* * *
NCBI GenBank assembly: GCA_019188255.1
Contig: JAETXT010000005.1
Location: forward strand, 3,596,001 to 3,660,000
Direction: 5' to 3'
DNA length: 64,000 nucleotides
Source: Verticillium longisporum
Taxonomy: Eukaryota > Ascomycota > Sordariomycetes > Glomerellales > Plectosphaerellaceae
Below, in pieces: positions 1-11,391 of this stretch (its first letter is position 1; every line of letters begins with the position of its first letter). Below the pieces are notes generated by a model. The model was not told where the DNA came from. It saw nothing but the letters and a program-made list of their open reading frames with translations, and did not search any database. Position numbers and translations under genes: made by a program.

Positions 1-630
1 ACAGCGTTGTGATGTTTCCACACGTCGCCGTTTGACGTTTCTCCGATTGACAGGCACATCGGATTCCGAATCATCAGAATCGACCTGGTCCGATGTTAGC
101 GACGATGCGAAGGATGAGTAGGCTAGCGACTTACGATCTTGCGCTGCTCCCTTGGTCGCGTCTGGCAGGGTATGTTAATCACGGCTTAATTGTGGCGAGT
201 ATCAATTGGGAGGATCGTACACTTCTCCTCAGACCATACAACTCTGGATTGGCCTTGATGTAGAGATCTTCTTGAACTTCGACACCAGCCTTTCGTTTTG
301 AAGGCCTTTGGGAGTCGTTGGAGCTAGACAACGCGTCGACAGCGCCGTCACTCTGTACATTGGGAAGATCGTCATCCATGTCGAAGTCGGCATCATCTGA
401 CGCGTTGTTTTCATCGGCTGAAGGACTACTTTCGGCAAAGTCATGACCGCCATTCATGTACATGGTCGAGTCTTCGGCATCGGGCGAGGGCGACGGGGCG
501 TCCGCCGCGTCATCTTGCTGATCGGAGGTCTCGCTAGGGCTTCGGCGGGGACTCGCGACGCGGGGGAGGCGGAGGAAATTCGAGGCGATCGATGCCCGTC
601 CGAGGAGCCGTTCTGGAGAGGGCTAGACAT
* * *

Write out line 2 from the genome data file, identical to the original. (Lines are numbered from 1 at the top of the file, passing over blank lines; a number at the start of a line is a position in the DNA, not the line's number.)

Contig: JAETXT010000005.1